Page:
Eastern Bay drivers are becoming increasingly blase about talking on their phones or texting while driving, five years after the practice became illegal.

Whakatane Senior Sergeant Yvonne Parker said police were aware more people had become blase about the rules around driving and cellphones.

“When the law was introduced in November 2009 compliance rates were high,” Mrs Parker said. “But this has dropped off.”

Police statistics to September 2014 show a steady increase in the number of people fined for using their cellphones while driving.

In November and December 2009 a total of seven people were fined, in 2010 the number increased to 14, in 2011 it again increased to 32, in 2012 a total of 43 people were caught, the number rose to 47 in 2013 and, up until September last year 40 Eastern bay people had been given infringement notices.

“We do have police operations targeting drivers talking and texting while driving and members of the public continue to inform us when they see it happening,” Mrs Parker said.

“We are also aware compliance is dropping off.”

The penalty for driving while using a cellphone is an $80 fine and 20 demerit points. Since 2009, police have issued fines totalling $109,440 to drivers on Western Bay roads.

Bay of Plenty road policing manager Inspector Kevin Taylor said drivers failed to understand the danger involved with using a cellphone while driving and the practice had been a factor in several fatal crashes in the Bay of Plenty during the last few years.

“They don’t associate that with being a risk until you crash, and then it’s too late. It’s a classic Kiwi attitude – it’s someone else, not me.”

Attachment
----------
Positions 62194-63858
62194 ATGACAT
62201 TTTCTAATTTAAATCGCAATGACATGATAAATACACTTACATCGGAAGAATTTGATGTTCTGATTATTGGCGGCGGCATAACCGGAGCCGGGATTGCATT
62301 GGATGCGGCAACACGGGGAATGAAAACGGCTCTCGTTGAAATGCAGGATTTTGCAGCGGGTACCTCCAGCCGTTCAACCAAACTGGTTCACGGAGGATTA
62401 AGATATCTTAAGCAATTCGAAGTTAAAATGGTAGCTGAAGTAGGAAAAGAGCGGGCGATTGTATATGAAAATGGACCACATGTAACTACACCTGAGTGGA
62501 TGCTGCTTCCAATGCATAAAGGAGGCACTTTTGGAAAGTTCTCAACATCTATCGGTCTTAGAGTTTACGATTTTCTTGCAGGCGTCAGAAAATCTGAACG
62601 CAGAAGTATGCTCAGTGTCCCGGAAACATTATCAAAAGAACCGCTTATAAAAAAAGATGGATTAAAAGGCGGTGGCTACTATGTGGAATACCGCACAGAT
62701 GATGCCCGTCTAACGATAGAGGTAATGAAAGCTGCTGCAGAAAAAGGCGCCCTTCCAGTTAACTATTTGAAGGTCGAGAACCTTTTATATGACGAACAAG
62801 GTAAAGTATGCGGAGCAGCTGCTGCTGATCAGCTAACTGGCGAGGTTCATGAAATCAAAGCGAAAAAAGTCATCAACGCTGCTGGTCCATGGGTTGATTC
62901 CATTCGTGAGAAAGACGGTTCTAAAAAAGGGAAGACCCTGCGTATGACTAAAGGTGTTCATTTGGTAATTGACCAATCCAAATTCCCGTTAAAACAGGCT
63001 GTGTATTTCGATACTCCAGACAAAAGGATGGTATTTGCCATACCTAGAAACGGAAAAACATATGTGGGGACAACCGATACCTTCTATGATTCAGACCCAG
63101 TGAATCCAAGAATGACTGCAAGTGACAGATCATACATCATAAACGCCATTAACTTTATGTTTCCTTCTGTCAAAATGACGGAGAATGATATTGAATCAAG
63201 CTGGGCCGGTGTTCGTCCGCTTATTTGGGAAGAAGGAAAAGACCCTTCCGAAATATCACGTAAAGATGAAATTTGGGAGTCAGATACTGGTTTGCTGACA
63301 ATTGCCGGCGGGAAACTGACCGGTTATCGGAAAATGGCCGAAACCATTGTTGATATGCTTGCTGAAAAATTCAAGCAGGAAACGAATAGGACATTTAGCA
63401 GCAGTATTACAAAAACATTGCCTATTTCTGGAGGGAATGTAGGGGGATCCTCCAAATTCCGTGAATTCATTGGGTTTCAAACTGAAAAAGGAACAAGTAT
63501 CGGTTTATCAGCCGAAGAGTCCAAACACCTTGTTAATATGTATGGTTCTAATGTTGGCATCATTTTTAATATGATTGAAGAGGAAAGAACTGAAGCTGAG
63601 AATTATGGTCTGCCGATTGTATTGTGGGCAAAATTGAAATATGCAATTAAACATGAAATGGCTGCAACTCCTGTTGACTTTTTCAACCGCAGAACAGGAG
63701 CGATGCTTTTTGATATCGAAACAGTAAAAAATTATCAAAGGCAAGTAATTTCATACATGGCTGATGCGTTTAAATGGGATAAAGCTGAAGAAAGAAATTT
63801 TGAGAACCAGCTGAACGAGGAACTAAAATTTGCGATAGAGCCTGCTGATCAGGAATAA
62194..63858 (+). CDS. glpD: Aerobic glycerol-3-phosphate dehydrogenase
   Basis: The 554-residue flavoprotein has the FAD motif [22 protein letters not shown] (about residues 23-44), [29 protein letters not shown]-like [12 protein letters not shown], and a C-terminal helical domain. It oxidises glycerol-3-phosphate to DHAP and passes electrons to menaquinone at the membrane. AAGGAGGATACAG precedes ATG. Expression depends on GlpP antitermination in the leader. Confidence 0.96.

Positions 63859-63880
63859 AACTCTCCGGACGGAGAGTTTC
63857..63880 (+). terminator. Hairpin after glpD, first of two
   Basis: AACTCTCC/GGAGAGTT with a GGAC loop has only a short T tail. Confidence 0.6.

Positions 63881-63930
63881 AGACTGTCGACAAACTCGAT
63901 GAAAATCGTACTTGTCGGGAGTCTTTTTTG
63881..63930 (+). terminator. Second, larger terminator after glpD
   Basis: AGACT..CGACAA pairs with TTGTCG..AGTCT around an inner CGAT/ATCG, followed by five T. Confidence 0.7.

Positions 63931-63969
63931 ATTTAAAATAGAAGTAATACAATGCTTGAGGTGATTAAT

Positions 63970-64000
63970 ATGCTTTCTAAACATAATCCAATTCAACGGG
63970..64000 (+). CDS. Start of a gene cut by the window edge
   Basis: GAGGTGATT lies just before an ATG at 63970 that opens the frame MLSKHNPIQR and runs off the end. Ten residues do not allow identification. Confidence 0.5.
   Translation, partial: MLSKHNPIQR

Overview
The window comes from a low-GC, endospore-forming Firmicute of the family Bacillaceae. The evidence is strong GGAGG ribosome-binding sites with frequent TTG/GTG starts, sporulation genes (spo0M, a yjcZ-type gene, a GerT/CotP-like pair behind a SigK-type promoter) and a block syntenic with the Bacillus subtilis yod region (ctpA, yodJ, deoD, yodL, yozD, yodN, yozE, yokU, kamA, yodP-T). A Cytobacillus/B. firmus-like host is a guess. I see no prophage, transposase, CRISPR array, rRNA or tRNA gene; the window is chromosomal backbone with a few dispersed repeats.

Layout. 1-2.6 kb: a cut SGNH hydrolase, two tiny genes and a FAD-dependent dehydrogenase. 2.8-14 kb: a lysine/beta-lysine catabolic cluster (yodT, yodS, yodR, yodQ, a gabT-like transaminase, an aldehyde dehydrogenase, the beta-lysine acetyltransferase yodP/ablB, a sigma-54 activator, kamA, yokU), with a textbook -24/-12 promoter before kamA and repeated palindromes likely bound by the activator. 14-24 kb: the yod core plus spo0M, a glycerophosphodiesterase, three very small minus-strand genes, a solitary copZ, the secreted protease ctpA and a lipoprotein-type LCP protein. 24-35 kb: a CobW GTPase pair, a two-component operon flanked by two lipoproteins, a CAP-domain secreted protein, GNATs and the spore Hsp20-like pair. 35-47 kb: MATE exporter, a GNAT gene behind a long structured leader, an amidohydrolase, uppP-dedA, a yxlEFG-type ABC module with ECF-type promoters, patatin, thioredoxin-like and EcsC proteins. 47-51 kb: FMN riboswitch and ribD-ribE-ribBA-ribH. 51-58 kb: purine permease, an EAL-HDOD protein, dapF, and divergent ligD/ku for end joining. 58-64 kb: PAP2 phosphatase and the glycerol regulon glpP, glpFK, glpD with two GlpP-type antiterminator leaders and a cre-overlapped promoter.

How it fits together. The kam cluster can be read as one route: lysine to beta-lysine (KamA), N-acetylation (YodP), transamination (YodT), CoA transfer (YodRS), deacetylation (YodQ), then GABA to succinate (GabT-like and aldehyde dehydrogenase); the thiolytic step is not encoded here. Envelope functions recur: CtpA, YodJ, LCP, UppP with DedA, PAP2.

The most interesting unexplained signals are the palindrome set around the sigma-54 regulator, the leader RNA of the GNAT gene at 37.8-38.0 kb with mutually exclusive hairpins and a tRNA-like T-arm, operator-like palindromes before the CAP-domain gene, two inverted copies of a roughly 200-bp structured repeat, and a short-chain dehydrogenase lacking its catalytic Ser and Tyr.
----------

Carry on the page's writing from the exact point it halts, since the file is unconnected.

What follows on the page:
Driving while using a phone was “dumb” and “didn’t make sense”, he said.
“It’s not a clever thing to do, particularly taking your mind off the job at hand. There are only so many things you can concentrate on at the same time. Your concentration is elsewhere.”

Cellphone-using drivers rarely argued when stopped by police.
“Most people don’t have an excuse because they know they’re caught,” Mr Taylor said.

That included those making sneaky attempts to flout the law.

“Hands-free does not mean putting it on the speaker and throwing it on the dashboard,” he said.

AA general manager of motoring affairs, Mike Noon, said drivers were divided into two groups: those who obeyed the law, and those who supported the idea but took the risk thinking they wouldn’t get caught.

“The best solution here is not that the police have to go out and catch everyone, but that drivers get the message about the risk.”

Mr Noon said phone calls – even through a hands-free kit – should be kept to a minimum, especially in heavy traffic or poor weather.
“Any conversation on a phone, even if it’s on a hands-free, is distracting,” he said.

There were still a “huge” number of crashes in New Zealand where cellphone use was a factor.

Provided they survived, drivers causing crashes could face a careless driving charge and compromise their ability to claim insurance.

– additional reporting Bay of Plenty Times

– Whakatane News